If unrepaired, DNA damage can have severe consequences and can ultimately lead to cell death, cellular senescence or disease. Several hereditary disorders are associated with defects in DNA repair, such as ataxia telangiectasia, xeroderma pigmentosum and Cockayne syndrome [21]. The toxicity of DNA damage constitutes the underlying principle of genotoxic-based anti-cancer chemo- and radio-therapy. However, the efficient repair of such damage, notably via the BER pathway, represents a common mechanism of resistance to initially effective cytotoxic agents. Thus, the development of new-generation anticancer drugs that target DNA repair pathways is attracting increasing attention. Hans et al. present an overview of the activities of DNA glycosylases from the BER pathway in normal and cancer cells and their modes of regulation, discussing their potential as anticancer drug targets, as well as the limitations associated with such a strategy and the need for targeted inhibition [17]. DNA repair enzymes play key roles in maintaining genome integrity, and thus inhibiting these enzymes could have deleterious effects on healthy tissue. DNA damage and repair are also associated with a number of human diseases other than cancer. In this issue, for example, Hu et al. discuss the role of oxidative DNA damage and repair in atrial fibrillation and ischemic heart disease, two of the most common clinical cardiac diseases [14]. Recent evidence indicates that oxidative DNA damage might be a major underlying mechanism of cardiac diseases. Therefore, associated repair machinery also represents a potential therapeutic target for treating such diseases.
The accumulation of DNA damage in cells does not necessarily lead to disease and tumorigenesis, and cellular senescence plays an important role as a tumor suppressor mechanism. Interestingly, Hitomi et al. report that, in senescent cells, DNA damage activates the ceramide synthetic pathway, leading to an increase in the release of extracellular vesicles [10]. This in turn helps to maintain cellular homeostasis and avoid apoptosis by eliminating unwanted cytoplasmic DNA fragments derived from chromosomal DNA.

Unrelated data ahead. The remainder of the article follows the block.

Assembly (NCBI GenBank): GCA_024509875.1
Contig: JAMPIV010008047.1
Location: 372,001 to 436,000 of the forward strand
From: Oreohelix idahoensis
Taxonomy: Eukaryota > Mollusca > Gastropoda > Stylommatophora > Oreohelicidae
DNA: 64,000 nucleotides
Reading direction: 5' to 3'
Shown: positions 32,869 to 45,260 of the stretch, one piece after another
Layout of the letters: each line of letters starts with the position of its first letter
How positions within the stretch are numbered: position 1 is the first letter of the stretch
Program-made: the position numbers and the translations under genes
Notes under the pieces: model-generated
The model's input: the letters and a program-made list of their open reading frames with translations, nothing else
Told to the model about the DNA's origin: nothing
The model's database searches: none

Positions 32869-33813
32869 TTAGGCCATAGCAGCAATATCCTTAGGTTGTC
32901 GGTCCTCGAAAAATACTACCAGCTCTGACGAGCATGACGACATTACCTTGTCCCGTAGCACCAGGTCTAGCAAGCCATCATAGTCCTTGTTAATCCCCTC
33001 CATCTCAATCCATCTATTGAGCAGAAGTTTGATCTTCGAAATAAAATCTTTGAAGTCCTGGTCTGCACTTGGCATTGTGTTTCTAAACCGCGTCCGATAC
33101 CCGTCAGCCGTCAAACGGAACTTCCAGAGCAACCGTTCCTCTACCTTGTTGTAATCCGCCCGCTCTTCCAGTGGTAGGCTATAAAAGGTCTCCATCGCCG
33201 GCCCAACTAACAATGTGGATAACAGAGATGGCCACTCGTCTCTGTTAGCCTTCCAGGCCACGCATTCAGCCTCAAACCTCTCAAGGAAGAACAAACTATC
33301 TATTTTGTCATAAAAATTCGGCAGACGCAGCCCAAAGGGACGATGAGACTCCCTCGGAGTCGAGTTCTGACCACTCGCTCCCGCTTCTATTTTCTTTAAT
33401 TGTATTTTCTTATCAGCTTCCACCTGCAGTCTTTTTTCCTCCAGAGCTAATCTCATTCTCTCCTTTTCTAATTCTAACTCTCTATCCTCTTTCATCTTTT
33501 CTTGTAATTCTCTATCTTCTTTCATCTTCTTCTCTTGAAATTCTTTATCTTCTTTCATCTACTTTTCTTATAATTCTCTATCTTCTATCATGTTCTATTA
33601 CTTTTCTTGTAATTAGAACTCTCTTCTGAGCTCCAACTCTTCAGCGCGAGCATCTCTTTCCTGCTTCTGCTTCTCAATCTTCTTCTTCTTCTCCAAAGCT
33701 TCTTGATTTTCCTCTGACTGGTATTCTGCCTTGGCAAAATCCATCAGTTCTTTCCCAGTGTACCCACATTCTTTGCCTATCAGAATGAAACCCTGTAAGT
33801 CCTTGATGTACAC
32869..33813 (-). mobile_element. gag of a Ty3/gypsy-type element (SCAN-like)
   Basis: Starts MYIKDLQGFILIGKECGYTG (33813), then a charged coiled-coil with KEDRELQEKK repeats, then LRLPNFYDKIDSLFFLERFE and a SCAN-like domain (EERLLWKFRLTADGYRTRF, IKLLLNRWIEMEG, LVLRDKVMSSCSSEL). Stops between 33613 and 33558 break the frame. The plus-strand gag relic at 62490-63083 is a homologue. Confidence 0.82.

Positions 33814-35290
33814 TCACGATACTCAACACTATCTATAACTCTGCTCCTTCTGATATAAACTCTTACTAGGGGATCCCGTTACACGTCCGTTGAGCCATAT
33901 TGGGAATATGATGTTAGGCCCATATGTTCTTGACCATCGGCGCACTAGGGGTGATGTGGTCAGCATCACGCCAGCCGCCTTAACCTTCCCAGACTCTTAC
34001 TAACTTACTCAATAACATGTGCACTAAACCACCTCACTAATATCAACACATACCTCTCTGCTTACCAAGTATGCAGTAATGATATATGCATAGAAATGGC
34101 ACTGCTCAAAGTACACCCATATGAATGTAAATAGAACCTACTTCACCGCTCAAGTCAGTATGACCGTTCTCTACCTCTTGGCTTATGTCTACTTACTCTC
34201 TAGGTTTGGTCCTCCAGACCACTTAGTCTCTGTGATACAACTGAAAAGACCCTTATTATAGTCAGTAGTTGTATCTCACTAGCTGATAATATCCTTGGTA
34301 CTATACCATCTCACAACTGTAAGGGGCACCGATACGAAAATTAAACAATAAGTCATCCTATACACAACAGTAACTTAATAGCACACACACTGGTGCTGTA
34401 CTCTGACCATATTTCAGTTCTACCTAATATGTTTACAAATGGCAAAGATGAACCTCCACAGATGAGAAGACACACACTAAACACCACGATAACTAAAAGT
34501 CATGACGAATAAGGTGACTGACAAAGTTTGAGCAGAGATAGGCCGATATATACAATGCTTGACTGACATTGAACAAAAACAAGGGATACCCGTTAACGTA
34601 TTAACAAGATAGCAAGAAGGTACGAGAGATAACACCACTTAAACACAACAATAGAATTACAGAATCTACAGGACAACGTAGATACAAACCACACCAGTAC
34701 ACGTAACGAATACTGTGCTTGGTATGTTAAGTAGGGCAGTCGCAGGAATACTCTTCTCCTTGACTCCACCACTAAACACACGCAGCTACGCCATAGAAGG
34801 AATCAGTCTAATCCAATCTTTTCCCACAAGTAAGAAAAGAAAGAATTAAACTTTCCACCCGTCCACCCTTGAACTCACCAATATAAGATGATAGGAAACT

Finally, this Special Issue also includes two articles that present important developments and approaches in the study of DNA repair processes [13,16]. Inagawa et al. report the development of a novel Förster resonance energy transfer (FRET)-based assay to probe the DNA binding and release kinetics of the Ku70/Ku80 heterodimer to DNA ends [13]. This new assay allows DNA binding affinities to Ku to be measured in the context of a DNA-dependent kinase (DNA-PK) holocomplex, which paves the way for the future study of larger, physiologically more relevant NHEJ complexes to DNA ends. Das et al. developed a human papillomavirus-based model to determine both DNA replication and repair in mammalian cells and discuss the potential of this system to decipher key DNA repair mechanisms [16].
The study of DNA repair mechanisms, and more specifically of DNA damage recognition, is a very active and challenging field of research that relies on the use of complementary techniques and the development of novel, sophisticated approaches to drive its major breakthroughs. Although our understanding of DNA damage recognition has dramatically improved in recent decades, several important questions still remain unanswered. Moreover, the involvement of DNA repair in ageing and diseases, such as cancer, places it at the forefront of future research.


This research was funded by the Comité de l’Isère de La Ligue Contre le Cancer [Project R21Timmins grant] and by the Commissariat à l’énergie atomique et aux énergies renouvelables (CEA) and EDF [GGP Sciences du Vivant grant]. The APC was funded by the Comité de l’Isère de La Ligue Contre le Cancer [Project R21Timmins grant].

Conflicts of Interest

The author declares no conflict of interest.


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Timmins, J. Recognition of DNA Lesions. Int. J. Mol. Sci. 2023, 24, 9682.

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Timmins J. Recognition of DNA Lesions. International Journal of Molecular Sciences. 2023; 24(11):9682.

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Timmins, Joanna. 2023. "Recognition of DNA Lesions" International Journal of Molecular Sciences 24, no. 11: 9682.